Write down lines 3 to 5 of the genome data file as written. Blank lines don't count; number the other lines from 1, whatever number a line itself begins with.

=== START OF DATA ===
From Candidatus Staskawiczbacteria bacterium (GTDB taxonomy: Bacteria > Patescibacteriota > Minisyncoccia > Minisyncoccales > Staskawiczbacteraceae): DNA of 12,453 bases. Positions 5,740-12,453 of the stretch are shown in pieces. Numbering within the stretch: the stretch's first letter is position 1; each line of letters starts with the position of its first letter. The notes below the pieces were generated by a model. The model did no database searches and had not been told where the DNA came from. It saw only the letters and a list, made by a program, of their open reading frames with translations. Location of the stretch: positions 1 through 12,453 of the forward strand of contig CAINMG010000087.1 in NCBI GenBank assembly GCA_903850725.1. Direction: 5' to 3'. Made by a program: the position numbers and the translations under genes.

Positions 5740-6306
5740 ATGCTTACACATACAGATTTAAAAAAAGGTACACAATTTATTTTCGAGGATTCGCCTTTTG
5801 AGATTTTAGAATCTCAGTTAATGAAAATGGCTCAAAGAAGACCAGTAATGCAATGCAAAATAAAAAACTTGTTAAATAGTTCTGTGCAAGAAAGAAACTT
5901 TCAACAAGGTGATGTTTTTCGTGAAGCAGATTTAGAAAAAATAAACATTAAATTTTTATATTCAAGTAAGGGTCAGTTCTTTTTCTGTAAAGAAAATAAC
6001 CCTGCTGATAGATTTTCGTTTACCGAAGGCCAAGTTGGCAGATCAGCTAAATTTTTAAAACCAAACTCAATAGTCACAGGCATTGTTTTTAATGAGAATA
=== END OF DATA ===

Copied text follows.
5740 ATGCTTACACATACAGATTTAAAAAAAGGTACACAATTTATTTTCGAGGATTCGCCTTTTG
5801 AGATTTTAGAATCTCAGTTAATGAAAATGGCTCAAAGAAGACCAGTAATGCAATGCAAAATAAAAAACTTGTTAAATAGTTCTGTGCAAGAAAGAAACTT
5901 TCAACAAGGTGATGTTTTTCGTGAAGCAGATTTAGAAAAAATAAACATTAAATTTTTATATTCAAGTAAGGGTCAGTTCTTTTTCTGTAAAGAAAATAAC